Connect the dots between Quebec’s police corps and the half-dozen or more investigative journalists who were put under surveillance over the past decade and you will find a gaggle of judges potentially derelict in their gatekeeping duties.
In each of the spying episodes that have come to light over the past week, the police had to persuade a judge to sanction the surveillance and, in some cases, to do so more than once.
The evidence submitted to the courts by the Sûreté du Québec (SQ) and the Service de police de la Ville de Montréal (SPVM) to secure surveillance mandates is under seal, but not for long. Those affidavits will eventually be out in the open as a result of an upcoming public inquiry or the legal procedures undertaken by the media.
It may be that an unspecified number of provincial and municipal police officers testifying under oath pulled the wool over the eyes of a yet-to-be-determined number of gullible justices of the peace. But based on the information released this week, securing a court’s approval to spy on a journalist in Quebec amounts to little more than a formality.
In theory, the names of the journalists who were the targets of the police surveillance should have given pause to any judge mindful of his or her responsibility to protect the freedom of the press. The list reads like a who’s who of Quebec’s investigative reporters.
At the time the SQ went to court to access Alain Gravel’s phone records, he was the host of Radio-Canada’s Enquête program. The show’s revelations gave impetus to the creation of a provincial commission of inquiry into corruption and collusion in the construction industry.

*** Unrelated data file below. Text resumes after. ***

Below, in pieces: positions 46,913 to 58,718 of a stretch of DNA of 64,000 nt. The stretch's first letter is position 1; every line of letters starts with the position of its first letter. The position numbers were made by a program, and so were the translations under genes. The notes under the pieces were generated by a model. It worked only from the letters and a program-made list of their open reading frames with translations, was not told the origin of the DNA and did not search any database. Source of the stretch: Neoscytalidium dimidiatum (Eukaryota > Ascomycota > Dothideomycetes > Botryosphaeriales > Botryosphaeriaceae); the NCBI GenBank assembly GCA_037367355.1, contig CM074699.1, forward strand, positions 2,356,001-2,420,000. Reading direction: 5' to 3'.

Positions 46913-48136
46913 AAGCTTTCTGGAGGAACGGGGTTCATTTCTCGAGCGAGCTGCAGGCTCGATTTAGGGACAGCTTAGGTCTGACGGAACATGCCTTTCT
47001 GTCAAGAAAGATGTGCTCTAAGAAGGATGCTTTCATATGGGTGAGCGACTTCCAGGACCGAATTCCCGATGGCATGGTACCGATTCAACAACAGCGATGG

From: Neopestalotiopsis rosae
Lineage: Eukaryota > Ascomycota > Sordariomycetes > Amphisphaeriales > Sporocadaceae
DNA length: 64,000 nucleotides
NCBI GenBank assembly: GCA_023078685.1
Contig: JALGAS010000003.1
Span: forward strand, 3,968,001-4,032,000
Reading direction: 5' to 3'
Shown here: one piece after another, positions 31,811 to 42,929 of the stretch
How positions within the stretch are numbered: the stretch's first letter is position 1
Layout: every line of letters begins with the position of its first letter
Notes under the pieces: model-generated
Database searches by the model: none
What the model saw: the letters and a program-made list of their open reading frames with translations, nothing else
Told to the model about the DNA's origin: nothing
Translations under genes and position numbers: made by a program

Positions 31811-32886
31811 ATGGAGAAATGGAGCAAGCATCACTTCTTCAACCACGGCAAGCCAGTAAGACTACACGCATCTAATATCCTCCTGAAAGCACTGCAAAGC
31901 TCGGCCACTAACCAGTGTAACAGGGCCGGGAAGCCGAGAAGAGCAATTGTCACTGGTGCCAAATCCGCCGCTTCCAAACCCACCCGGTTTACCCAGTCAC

Isabelle Richer, who succeeded Gravel as one of Enquête’s co-hosts, cut her teeth covering the justice beat. For years, she was a constant presence at Montreal’s Palais de Justice. She would be a familiar figure to anyone who toils in the province’s courts.
Gravel, Richer and their Radio-Canada colleague Marie-Maude Denis were spied on by the SQ for five years. Denis’s husband, who is also a journalist, seems to have had his phone put under surveillance for the simple reason that he is her partner.
Between 2008 and 2013, the numbers of all their incoming and outgoing calls were logged by the police. That is the period they spent investigating collusion between the construction industry and various orders of government.
Their stories would not have come to light without the co-operation of sources operating under the presumption that their identities were protected.
With 222,000 followers, Patrick Lagacé, the La Presse columnist who was revealed to have been under surveillance by the Montreal police this week, may be the only Canadian journalist to have a Twitter following approaching that of the CBC’s Peter Mansbridge. (Chances are Lagacé boasts more police followers than the anchor of The National.)
In Lagacé’s case, the SPVM’s spying expedition was the object of more than 20 surveillance mandates.
There have been years when Denis Lessard, La Presse’s veteran correspondent at the national assembly, has come up with far more scoops than the sum of his press gallery colleagues.
It is a fact of elected life in Quebec that members of the national assembly wake up at night wondering when —and not whether — Lessard will get his hands on information they would rather keep private. He, too, was the subject of SQ surveillance.
Quebec is a tightly knit society with less than six degrees of separation between members of its chattering class. And yet it seems the police spying operations raised no red flags within the justice system. The request or requests to access their phones and track their movements seem to have been treated as a matter of routine.
Retired Superior Court judge John Gomery led the federal inquiry into the sponsorship scandal between 2004 and 2006 and then went on to head Quebec’s press council until 2014.
From Gomery’s perspective, this week’s debacle does not result from an overly weak legal protection of journalist sources as much as from weak-kneed judges who are failing to enforce the existing law.
The notion that Quebec police forces would go on a spying spree on the province’s top investigative journalists is troubling; the fact that it was all done legally is the opposite of reassuring.
Chantal Hébert is a national affairs writer.